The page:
‘Ramen Shop’ is a delicious tale of reconciliation

This is not your ordinary foodie flick, for it touches on a subject that is not likely to be found in a culinary film: WWII memory lodged in the mind of those who had lived through Japanese occupation, a generation of victims and witnesses of a horrific chapter in Asian history. That is the backstory. Acclaimed Singaporean director Eric Khoo offers us a slow cooked, savoury broth, using ingredients that are comforting and heartwarming to present a scenario of reconciliation.

Ramen-Shop-Still 1
A scene from Eric Khoo’s “Ramen Shop”, screened at SFFILM earlier this month, now in selective theatres. Courtesy of SFFILM.

Screened at the San Francisco International Film Festival earlier this month, Ramen Shop is now released in selective theatres. Unlike the ramen western Tampopo (1985), Khoo’s concoction is of a gentler nature, melodramatic moments that are quiet and tasteful, including a moving denouement. Ramen Shop also shows how ordinary folks live and cook, much less spectacular than what we have seen in Crazy Rich Asians (2018), but delicious in a down-to-earth way.

Young ramen chef Masato (Takumi Saitô) from Takasaki, Japan, goes on a root-searching quest to Singapore where his late mother Mei Lian (Jeanette Aw) came from. She died when Masato was still a child; the boy grew up missing his mother sorely, especially her Bak Kut Teh, Signapore’s signature Pork Bone Soup.

Masato’s father Kazuo (Tsuyoshi Ihara) is a notable chef and owner of a ramen shop. To those not familiar, this is a good alternative if you’re reluctant to befriend raw fish (sushi and sashimi). Ramen are thin noodles in a long-cooked broth, usually goes with slices of braised pork, half a soft-boiled soya egg, scallions, sea weeds and other veggies. A trendy eat nowadays so the movie is timely.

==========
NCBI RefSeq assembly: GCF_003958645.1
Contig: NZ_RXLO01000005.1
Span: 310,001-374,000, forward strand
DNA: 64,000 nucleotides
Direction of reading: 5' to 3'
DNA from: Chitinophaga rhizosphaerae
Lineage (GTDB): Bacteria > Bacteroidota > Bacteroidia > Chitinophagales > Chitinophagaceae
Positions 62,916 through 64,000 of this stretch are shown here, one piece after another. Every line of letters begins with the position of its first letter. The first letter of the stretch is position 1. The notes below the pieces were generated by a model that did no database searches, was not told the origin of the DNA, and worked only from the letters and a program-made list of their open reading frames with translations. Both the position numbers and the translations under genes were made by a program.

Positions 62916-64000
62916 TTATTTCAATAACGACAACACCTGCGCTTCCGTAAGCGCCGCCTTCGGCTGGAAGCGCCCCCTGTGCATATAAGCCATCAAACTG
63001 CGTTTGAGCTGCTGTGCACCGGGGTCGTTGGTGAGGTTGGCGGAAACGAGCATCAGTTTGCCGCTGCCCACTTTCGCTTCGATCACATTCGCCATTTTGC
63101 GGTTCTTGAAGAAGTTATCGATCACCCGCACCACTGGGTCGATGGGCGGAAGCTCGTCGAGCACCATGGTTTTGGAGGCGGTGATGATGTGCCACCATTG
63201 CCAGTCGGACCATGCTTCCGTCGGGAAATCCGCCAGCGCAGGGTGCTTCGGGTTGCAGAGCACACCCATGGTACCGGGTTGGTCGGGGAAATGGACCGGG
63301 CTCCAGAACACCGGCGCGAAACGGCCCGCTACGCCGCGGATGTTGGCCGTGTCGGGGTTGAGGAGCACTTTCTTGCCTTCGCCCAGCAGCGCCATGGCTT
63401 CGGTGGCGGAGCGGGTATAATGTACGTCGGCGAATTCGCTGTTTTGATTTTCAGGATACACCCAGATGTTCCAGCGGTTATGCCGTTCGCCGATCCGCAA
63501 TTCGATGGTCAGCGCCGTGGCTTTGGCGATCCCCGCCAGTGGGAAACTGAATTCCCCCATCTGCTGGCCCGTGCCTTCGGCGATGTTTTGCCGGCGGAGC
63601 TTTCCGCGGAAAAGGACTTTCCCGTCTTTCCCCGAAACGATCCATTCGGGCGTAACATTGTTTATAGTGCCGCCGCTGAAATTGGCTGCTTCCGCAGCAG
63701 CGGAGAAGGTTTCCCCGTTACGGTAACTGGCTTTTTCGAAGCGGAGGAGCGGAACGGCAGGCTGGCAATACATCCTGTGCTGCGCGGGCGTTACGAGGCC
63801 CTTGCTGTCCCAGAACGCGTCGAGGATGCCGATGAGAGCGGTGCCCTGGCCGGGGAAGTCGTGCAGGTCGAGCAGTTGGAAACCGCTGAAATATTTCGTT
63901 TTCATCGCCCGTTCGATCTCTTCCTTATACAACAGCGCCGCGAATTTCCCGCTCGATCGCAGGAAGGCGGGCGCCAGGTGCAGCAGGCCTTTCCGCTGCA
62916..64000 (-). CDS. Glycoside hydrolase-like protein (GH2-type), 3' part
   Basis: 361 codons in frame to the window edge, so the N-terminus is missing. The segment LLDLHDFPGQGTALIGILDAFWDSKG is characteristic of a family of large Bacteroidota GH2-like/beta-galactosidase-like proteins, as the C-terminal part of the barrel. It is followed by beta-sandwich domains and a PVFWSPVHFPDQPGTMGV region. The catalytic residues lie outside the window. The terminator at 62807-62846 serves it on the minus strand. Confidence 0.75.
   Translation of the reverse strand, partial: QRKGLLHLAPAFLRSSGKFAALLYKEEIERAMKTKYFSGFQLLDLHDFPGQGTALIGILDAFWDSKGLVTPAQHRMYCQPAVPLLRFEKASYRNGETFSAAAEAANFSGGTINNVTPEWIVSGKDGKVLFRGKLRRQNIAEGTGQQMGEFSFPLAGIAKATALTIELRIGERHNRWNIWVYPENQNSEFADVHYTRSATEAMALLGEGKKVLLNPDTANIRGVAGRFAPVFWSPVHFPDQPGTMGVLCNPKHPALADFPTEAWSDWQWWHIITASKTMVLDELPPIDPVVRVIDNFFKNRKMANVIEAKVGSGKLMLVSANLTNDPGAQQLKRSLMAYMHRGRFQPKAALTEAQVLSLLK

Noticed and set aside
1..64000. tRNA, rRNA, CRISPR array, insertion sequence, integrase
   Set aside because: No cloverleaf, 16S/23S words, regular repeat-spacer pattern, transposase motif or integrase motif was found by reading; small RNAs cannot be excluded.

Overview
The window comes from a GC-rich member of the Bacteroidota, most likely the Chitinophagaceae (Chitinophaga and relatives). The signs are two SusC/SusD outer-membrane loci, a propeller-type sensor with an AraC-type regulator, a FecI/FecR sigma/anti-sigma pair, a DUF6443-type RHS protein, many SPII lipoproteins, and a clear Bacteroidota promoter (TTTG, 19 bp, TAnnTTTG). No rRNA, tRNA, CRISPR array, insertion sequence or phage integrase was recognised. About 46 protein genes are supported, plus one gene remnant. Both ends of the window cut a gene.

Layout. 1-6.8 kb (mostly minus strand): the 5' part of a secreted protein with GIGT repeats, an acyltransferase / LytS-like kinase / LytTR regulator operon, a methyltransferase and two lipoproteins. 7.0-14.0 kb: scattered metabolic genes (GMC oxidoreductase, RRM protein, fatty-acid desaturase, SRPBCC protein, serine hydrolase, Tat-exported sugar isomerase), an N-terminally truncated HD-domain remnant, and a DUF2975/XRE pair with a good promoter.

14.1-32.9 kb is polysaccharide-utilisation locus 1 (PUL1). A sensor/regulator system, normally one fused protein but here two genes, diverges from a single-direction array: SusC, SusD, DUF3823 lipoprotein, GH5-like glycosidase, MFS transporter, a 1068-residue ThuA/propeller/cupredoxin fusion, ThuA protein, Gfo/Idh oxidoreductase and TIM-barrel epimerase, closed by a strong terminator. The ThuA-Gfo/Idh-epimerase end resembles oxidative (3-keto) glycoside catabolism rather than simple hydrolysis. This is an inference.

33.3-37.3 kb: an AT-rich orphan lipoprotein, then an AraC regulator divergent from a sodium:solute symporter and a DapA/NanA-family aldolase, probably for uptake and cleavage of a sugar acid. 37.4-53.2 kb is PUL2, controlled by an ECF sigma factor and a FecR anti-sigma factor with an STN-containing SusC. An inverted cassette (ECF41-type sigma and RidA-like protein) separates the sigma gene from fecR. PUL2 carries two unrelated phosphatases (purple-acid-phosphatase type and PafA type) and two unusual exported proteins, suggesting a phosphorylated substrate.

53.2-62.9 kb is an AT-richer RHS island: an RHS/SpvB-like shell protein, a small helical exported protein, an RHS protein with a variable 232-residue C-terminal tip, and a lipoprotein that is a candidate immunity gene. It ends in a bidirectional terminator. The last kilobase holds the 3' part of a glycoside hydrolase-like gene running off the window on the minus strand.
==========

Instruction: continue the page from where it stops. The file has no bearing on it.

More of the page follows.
Since his wife’s death, Kazuo has been too grief-stricken to notice Masato shares the pain no less; instead, Kazuo practically ignores his son.

“Sometimes I wish I were a bowl of ramen. At least that way, he’d show more interest in me,” Masato laments.

After Kazuo’s sudden death, Masato decides to go on a personal quest to search for his mother’s Singaporean roots, to find his long-lost Uncle and through him, his Grandmother who had estranged him since his birth. Taking with him faded childhood photographs, his mother’s journal written in Chinese and sweet memories of his mother’s comforting Bak Kut Teh, Masato heads to Singapore. On screen, the childhood scenes are presented with a washed-out colour, blending into the present effectively as we follow Masato walk down memory lane to re-live his early experience with his parents.

Food blogger Miki (Seiko Matsuda) whom Masato has been following online now acts as his personal guide while in Singapore. A chance encounter leads him to reconnect with his uncle, his mother’s younger brother. Played by Mark Lee, Uncle Wee is an animated and humorous character. He welcomes Masato into his home where he lives with his wife and two daughters, Masato’s new-found cousins.

More importantly, Uncle teaches Masato how to make Bak Kut Teh, literally meaning Pork Bone Tea. It’s called ‘tea’ because after finishing the ingredient-rich and savoury noodle soup, people usually drink tea as a wrap to the satisfying meal.

Upon Masato’s urging, Uncle brings him to meet Grandmother (Beatrice Chien). Realizing Masato is her late daughter’s son, Grandma rejects him outright; acknowledging a half-Japanese grandson would be too painful for her as her husband died in Japanese hands during the war.

The animosity his Grandmother holds against him shatters Masato but does not deter him. In a museum visit, he learns about Singapore’s wartime history. Eventually, he figures out a way to show his sincerity: what better way to reach out to Grandma than a delicious bowl of Japanese and Singaporean fusion, thus creating ‘Ramen Teh’ to bring to Grandma. Blending the favourites of both countries of his parental heritage, ‘Ramen Teh’ becomes the broth of reconciliation and the name of his new ramen shop when Masato returns home to Japan.